Arvind Kejriwal Arrested: A Major Modi Rival Faces Graft Charges Before Elections

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Arvind Kejriwal, the Chief Minister of Delhi and a high-profile rival to Narendra Modi, found himself behind bars this Thursday, a mere few weeks shy of India’s general elections—elections where the Prime Minister is gunning for his third consecutive term.

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The arrest, executed by India’s agency overseeing financial crimes, targeted Kejriwal, who is also an anti-graft crusader and the leader of the Aam Aadmi Party (Common Man’s Party). The allegations pivot around a controversial liquor policy pertaining to Delhi, which some claim benefitted private players.

This marks a historic first—no sitting chief minister has ever been arrested in India before Kejriwal.

Under scrutiny is a policy from 2022, introduced by Delhi’s government, which relinquished the state’s monopoly over liquor sales, allegedly tipping the scales in favor of private retailers. Despite the policy being rolled back and the AAP’s insistence on the absence of incriminating evidence, the investigation presses on.

Kejriwal’s arrest sends shockwaves through AAP and a larger opposition alliance that’s setting its sights on the BJP’s stronghold. In the upcoming April elections, which many predict Modi will clinch, Kejriwal is a linchpin in the opposition’s strategy to counter the populist tide.

Members of AAP are crying foul, suggesting that the arrest is a calculated move by the BJP to derail Kejriwal’s election campaign. They claim that the central government is manipulating federal agencies to intimidate and suppress dissenting voices.

Following the arrest, a wave of protests erupted, with several AAP supporters detained as they marched towards the court where Kejriwal was due.

Delhi’s finance minister, Atishi, who is known by her mononym, lambasted the arrest, branding it a ploy to “steal elections.”

Kejriwal’s rise from a tax official in East Delhi to a central figure in India’s anti-corruption narrative has been anything but conventional. He leveraged the Right to Information Act and insider whistleblowing to call out corruption at the highest echelons, including India’s towering political dynasties. While his allegations often didn’t lead to formal probes, they did stir the pot, prompting a national conversation on graft.

While the BJP and federal authorities deny any political motive, pointing to due process, AAP’s senior leadership finds itself largely incapacitated, caught up in the liquor policy case.

Kejriwal, who entered the political fray with the express goal of upending and transforming the status quo, has been dubbed both an opportunist and a naive idealist by critics. Yet, analysts recognize his daring foray into politics and the founding of AAP as bold moves toward systemic anti-corruption reform.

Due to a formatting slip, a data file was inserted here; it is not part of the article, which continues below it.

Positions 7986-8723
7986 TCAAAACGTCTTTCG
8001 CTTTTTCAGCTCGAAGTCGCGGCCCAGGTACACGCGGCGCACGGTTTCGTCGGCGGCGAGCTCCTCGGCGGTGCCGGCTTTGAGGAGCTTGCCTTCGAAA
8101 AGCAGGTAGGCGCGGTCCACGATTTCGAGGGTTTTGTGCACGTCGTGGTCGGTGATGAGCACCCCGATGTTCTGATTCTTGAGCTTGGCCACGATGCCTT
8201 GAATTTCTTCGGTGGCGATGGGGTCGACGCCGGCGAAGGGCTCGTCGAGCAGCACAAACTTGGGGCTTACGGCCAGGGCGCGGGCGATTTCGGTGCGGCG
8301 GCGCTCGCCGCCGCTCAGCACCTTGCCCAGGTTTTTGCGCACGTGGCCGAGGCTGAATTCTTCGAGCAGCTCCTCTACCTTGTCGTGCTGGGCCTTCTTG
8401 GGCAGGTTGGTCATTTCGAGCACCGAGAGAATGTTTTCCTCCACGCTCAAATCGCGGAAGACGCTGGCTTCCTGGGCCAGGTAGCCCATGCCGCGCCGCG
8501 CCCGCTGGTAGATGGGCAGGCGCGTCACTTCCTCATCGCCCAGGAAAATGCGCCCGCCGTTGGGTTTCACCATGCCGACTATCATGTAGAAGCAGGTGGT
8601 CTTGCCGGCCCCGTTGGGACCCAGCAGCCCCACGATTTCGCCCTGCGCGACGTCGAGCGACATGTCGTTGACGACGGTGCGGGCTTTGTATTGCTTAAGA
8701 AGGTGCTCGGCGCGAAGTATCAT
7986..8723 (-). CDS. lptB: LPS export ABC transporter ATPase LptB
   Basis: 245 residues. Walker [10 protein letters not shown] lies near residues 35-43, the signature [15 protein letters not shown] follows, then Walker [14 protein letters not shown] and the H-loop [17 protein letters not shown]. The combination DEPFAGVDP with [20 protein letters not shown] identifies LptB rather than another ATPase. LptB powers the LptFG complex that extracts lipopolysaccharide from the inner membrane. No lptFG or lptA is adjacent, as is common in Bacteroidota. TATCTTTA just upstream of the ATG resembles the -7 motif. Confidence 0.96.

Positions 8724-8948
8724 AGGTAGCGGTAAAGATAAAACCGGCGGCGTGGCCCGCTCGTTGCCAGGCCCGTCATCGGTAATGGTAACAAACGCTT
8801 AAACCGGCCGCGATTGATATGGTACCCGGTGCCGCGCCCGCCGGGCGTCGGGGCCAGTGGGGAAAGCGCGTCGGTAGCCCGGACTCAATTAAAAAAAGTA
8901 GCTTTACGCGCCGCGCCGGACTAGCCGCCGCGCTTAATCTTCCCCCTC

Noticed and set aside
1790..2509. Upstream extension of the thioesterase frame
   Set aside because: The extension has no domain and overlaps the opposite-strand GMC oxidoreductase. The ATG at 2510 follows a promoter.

“It’s about confronting the system daily to cleanse it,” Kejriwal asserted at the onset of his political odyssey.

Atishi, among those detained, highlights Kejriwal as the opposition figure Modi fears most. “He’s prepared to govern from jail if that’s what it takes,” she declares.

Kejriwal’s tussle with the BJP isn’t new. His inaugural stint as Delhi’s chief minister in 2013 was short-lived at 49 days when he resigned over blockades to an anti-corruption bill. This resignation, perceived as a sacrifice for principle over power, set the stage for a landslide victory in the 2015 Delhi assembly elections.

The AAP-BJP rivalry took shape as the BJP secured the 2014 national elections and the AAP stunned with a Delhi victory in 2015, clinching 67 of 70 assembly seats.

The ongoing feud has seen Kejriwal and his party seek increased autonomy for Delhi’s governance, particularly after their 2015 triumph over the BJP, and clash with the central government over jurisdiction and the control exerted by the federally appointed lieutenant governor.

Kejriwal has been vocal about the BJP’s alleged interference in Delhi’s governance, claiming intimidation of officials and obstruction of his administration’s work.

As the face of the AAP’s opposition to the BJP, Kejriwal declared his party—not the historic Congress—as the primary challenger for the 2029 elections.

In response to the central government’s alleged attempts to dismantle AAP, the party launched a public support campaign in Delhi last December. With Manish Sisodia—Kejriwal’s deputy—already in jail on similar charges, the ED also summoned Kejriwal for questioning.

Amidst this backdrop, the “Mai Bhi Kejriwal” (I am Kejriwal) campaign emerged, rallying public opinion on whether Kejriwal should resign or lead from imprisonment, framing the BJP’s actions as politically motivated ahead of the elections.

The tussle continues, with AAP and the federal government locked in an extended blame game, each accusing the other of political machinations and undermining Delhi’s governance.

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